• use or propose to use a workplace right in a particular way. For example, if an employee refuses to vote for an enterprise agreement, the employer can't try to make them vote for the agreement by:
    • threatening to fire the employee
    • organising to demote the employee
    • changing their roster to their detriment.

The coercive behaviour may still be unlawful even if it wasn't successful in forcing someone to do something against their will.

Undue influence or pressure

Undue influence or pressure is when an employer tries to inappropriately influence or pressure an employee to change their conditions of employment.

It's unlawful for an employer to place undue influence or pressure on an employee to:

  • enter or not enter into an agreement or arrangement under the National Employment Standards or an award or registered agreement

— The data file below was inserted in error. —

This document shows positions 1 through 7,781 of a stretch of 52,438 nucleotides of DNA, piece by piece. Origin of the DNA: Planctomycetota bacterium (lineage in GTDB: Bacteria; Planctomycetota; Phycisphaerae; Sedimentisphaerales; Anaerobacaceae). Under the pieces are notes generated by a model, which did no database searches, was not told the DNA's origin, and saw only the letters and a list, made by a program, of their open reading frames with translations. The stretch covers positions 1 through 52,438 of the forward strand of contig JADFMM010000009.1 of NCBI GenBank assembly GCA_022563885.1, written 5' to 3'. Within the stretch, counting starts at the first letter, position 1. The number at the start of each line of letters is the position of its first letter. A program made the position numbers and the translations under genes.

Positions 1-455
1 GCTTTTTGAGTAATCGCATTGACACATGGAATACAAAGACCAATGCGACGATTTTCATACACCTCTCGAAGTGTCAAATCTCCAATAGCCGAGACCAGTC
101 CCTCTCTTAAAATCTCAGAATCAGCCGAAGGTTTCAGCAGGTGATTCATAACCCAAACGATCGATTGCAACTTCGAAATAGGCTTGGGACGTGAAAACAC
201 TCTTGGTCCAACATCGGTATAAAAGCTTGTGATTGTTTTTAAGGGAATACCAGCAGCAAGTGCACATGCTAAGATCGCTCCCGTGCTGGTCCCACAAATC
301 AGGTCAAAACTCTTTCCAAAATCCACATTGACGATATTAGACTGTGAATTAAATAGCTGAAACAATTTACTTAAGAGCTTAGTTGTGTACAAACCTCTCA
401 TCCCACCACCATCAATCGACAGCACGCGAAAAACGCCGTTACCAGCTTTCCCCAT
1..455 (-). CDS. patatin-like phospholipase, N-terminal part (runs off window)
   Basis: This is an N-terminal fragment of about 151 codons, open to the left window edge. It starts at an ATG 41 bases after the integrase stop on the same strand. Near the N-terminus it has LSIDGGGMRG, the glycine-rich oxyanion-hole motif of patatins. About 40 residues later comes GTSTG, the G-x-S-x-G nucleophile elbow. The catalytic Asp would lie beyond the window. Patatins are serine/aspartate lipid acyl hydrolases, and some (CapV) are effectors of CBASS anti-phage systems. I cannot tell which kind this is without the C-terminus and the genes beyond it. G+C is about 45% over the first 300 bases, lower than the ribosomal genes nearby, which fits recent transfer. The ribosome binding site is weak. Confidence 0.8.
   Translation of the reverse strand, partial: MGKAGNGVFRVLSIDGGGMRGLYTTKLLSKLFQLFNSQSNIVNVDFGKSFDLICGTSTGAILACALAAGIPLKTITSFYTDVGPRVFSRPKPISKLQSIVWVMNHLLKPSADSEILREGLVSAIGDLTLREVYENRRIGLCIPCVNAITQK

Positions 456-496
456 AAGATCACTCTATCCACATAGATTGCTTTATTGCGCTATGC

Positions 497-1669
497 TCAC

• agree to or terminate an individual flexibility arrangement
  • accept a guarantee of annual earnings
  • agree or not agree to a deduction from their pay.

The undue influence, pressure or coercive behaviour can be unlawful even if it doesn't succeed.

Example: Undue influence or pressure

David’s registered agreement allows for him to make an agreement about cashing out some of his annual leave.

David's manager, Jenny, approaches him about cashing out his annual leave.

Jenny says that if David takes leave they’ll need to close temporarily. She says that they are a small business and they can’t cover his absence. David feels obliged to agree with Jenny’s request to cash out his annual leave.

Depending on how Jenny raised the issue with David, this might be considered undue influence or pressure. However, if Jenny made it clear that David didn’t have to cash out his leave and that she was just exploring all possible business options, her request is unlikely to be considered undue influence or pressure.